Autodesk case tests whether software can be resold

Sept. 25, 2007

Tim Vernor, a full-time eBay trader, is suing Autodesk, Inc. ( over his right to resell software he legally bought. The legal question raised by this lawsuit is how far a license can control a customer’s use of software.

Vernor bought copies of Autodesk’s AutoCAD software at local garage sales and then resold them through eBay auctions. Autodesk sent several claims of copyright infringement to the online auction service, which suspended Vernor’s trading account.

Autodesk claims that Vernor’s sale of second-hand copies of the software violated the terms of the software license, and that Vernor’s sale of copies on eBay constituted copyright infringement. Vernor says that Autodesk used the Digital Millennium Copyright Act to have his sales removed from eBay’s site on five separate occasions.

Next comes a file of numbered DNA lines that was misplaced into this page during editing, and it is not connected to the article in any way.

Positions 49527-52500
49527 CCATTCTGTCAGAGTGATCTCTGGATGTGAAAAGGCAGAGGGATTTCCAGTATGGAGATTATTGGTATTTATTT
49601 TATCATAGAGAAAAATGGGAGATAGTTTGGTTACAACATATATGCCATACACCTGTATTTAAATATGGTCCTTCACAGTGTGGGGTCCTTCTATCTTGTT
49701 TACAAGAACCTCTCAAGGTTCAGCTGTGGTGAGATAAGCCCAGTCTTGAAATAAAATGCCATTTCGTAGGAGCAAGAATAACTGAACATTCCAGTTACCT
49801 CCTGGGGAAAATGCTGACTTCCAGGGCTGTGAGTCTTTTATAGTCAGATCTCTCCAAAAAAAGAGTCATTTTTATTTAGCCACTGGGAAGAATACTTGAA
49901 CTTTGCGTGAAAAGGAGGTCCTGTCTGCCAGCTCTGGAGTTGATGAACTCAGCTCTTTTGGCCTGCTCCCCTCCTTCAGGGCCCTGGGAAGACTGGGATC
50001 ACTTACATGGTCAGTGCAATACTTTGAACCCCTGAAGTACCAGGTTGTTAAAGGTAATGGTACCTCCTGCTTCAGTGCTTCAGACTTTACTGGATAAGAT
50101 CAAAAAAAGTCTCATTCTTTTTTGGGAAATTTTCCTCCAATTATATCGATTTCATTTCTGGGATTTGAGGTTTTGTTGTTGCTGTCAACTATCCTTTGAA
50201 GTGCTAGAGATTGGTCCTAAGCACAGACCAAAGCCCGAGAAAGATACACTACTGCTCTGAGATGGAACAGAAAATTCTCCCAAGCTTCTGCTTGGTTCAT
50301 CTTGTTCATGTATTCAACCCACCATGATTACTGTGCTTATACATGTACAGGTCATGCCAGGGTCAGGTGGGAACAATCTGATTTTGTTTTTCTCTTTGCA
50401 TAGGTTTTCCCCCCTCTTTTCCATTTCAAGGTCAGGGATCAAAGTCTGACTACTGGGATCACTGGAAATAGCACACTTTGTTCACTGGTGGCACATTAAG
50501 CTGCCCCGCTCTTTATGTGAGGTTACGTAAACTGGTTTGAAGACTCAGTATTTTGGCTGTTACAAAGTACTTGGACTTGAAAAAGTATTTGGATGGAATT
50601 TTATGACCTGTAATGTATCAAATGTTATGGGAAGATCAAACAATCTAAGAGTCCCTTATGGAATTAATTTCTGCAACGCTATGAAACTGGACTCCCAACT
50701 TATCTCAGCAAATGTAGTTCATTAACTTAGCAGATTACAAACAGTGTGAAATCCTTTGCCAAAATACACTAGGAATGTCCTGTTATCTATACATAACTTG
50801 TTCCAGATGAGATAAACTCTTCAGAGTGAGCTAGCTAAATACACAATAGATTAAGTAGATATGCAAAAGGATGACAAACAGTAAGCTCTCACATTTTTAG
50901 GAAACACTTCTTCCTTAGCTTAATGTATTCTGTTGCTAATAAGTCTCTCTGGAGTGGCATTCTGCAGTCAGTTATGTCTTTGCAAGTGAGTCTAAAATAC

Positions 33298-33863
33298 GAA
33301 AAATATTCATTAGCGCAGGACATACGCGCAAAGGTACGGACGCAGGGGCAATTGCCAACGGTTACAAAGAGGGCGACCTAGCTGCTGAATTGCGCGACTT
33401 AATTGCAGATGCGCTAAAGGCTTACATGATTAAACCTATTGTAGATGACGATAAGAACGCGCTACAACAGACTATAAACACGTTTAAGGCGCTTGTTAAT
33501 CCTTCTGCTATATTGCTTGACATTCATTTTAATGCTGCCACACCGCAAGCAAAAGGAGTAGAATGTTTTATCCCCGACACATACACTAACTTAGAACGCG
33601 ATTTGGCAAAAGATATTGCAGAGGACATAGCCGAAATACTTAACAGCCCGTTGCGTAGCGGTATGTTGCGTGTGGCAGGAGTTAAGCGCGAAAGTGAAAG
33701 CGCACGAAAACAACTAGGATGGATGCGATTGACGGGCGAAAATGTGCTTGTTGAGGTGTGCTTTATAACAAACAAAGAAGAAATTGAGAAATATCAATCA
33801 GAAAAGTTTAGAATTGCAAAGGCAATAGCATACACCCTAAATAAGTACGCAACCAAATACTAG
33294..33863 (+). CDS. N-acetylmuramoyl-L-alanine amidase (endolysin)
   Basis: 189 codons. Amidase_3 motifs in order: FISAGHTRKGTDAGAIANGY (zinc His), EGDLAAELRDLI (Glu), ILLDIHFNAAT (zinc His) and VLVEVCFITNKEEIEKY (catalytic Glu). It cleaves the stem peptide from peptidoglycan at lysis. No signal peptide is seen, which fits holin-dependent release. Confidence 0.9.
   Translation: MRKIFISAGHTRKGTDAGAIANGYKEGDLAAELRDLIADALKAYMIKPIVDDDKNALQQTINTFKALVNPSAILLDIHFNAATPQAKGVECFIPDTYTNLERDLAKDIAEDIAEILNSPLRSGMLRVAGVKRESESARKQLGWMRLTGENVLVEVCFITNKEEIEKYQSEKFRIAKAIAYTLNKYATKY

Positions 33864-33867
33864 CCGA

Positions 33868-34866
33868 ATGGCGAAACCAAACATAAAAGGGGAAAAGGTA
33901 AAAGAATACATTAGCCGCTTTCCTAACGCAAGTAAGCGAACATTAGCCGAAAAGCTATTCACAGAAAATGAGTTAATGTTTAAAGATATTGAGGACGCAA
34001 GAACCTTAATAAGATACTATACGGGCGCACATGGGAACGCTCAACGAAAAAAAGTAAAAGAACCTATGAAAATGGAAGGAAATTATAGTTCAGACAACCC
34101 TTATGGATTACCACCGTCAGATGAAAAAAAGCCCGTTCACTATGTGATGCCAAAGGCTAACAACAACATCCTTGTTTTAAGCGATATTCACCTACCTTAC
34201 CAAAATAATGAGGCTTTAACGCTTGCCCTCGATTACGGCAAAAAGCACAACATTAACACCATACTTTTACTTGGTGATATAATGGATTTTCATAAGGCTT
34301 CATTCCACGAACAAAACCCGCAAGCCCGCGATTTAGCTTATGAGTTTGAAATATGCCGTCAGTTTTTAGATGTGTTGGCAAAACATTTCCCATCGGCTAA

Vernor filed a lawsuit for $10 million in punitive damages plus $7,000 in lost sales. His suit claims that Autodesk did not take the right action when it sent notices to eBay. He also claims he has the right to trade the software under the principle of ‘first sale’, which in U.S. law says that a legitimate buyer of software can resell it with or without the copyright holder’s permission.